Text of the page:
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Can someone explain to me about titrations in edexcel chemistry Watch

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    Basically if someone could give me an idea about why the hell we even use titrations, the different indicators and their colours, some examples of titration experiments and if someone could tell me why chemicals such as sodium hydroxide are used and why do the colour changes occur

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    This is an awfully huge topic

    What I will tell you without writing an essay:

    Titrations are used when you want to find information about one thing when you know everything about another. E.g. finding concentration or percentage mass.

    Indicators are themselves weak acids/bases, why they change is really A2 level stuff.
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    You have 50ml of two solutions and you know that one solution is 2M concentration. A titration allows you to find out the molar concentration of that solution even if you don't know what the solution is by titrating it against the known solution.

    Normally you would use a few drops of acid / base detector in with the known solution and add drops of the other solution until it changes colour.

    The indicator you use will be able to tell you if something is a base or acid, not it's actual pH, so when your solution changes colour after a single drop you know you've reached the critical point,

    Hope this helps.
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    Titrations are used to determine molar concentrations. You are titrating an unknown against a subtance of known concentration to find the amount of that substance that reacts exactly with what you are titrating it into.

    The most common example is the sodium thiosulfate titration.

    Indicators change colour within a certain PH range. Which one you use depends what type of titration it is. So, titrations have an equivilance point, which is when an exact amount of acid reacts with the equivilant amount of base. For strong acids/strong bases the equivilance point is 7.

    The most common indicators are: methyl orange (red to yellow), Phenolphthalein (pink to colourless), universal indicator and one I can't remember the name of like bromo blue or something.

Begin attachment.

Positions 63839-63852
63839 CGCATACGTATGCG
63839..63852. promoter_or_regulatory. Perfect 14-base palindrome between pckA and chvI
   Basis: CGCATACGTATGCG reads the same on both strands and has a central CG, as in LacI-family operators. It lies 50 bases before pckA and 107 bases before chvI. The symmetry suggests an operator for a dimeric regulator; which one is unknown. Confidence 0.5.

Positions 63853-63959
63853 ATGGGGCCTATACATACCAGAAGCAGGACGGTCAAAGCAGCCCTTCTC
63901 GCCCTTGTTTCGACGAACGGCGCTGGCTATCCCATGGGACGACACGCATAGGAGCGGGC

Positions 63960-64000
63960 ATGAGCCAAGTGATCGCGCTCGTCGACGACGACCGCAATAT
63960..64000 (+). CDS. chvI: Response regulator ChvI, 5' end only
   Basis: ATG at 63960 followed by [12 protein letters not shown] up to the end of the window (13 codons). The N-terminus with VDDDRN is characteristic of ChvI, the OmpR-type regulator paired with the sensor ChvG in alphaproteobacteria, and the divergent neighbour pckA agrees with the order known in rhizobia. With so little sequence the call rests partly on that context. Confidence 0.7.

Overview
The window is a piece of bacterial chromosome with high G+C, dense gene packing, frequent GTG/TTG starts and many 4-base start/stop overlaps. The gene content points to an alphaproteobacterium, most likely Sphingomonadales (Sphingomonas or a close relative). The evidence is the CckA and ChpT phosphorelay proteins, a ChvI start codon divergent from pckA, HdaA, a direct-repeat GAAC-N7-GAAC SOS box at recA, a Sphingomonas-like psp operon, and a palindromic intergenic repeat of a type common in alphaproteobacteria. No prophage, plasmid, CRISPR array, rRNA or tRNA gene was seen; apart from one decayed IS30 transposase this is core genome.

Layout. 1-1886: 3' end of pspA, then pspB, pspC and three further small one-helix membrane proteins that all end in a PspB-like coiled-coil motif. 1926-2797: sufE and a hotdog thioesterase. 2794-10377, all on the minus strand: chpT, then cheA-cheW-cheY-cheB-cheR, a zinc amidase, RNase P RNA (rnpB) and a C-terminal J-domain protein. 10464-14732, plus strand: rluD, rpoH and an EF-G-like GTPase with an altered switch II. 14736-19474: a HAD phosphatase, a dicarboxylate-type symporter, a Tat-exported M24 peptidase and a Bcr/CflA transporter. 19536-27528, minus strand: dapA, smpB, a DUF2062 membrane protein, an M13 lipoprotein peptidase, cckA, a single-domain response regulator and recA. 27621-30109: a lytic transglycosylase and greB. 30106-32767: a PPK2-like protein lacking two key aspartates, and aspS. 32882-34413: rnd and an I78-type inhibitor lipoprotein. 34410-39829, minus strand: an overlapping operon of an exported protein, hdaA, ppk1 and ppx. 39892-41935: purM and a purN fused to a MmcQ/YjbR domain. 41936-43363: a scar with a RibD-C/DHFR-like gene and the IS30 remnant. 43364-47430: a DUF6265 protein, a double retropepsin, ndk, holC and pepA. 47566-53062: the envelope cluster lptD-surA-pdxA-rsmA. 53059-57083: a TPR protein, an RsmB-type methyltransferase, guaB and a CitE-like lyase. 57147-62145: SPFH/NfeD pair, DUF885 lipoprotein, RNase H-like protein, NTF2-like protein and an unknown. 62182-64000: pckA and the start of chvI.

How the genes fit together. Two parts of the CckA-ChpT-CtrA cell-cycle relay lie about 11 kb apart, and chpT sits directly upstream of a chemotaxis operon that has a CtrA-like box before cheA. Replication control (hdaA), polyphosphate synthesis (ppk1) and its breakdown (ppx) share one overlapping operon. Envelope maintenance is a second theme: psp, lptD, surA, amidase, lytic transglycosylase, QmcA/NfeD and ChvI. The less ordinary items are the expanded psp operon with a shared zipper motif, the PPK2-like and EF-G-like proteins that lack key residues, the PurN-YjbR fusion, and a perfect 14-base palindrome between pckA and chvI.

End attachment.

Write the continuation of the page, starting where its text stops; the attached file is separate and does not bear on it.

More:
If I remember rightly indicators don't work with weak acid-weak base titrations.

    You have to pick an idicator where the colour changes within a PH range as close as possible to the equivilance point.

    As to why they change colour is to do with the fact that you are either adding OH- ions or you are adding H+ ions.

    General indicator equation:

    HI= H+ I-.

    If you add OH- ions then they react with the H+ ions, so the equilibrium will shift to the right, wheras if you add H+ ions the equilibrium will shift to the left to remove the H+ ions. HI will give you one colour, while I- will give you a different colour. If I- and HI are present in equal amount you will see a mix of both colours. (which is why methyl orange is called so- it's a mix of red and yellow)

    I used to find chem guide really useful for explaining titrations and indicators.

    Sorry if this is wrong. My chemistry is rusty now I'm done with A-levels!
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    (Original post by DrTK278)
    Basically if someone could give me an idea about why the hell we even use titrations, the different indicators and their colours, some examples of titration experiments and if someone could tell me why chemicals such as sodium hydroxide are used and why do the colour changes occur

    Thanks
    Check this out ...

    titration in chemistry
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    (Original post by ThrashMetal)
    You have 50ml of two solutions and you know that one solution is 2M concentration. A titration allows you to find out the molar concentration of that solution even if you don't know what the solution is by titrating it against the known solution.

    Normally you would use a few drops of acid / base detector in with the known solution and add drops of the other solution until it changes colour.

    The indicator you use will be able to tell you if something is a base or acid, not it's actual pH, so when your solution changes colour after a single drop you know you've reached the critical point,

    Hope this helps.
    Soo what does this have to do with electrical conductivity ???
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    (Original post by DrTK278)
    Soo what does this have to do with electrical conductivity ???
    When a solution is acidic it has H+ Ions in excess, when these ions are dissociated in a solution they can move freely. This means if you were to add a negative electrode to the solution they would be attracted to it, same with the OH-.
 
 
 
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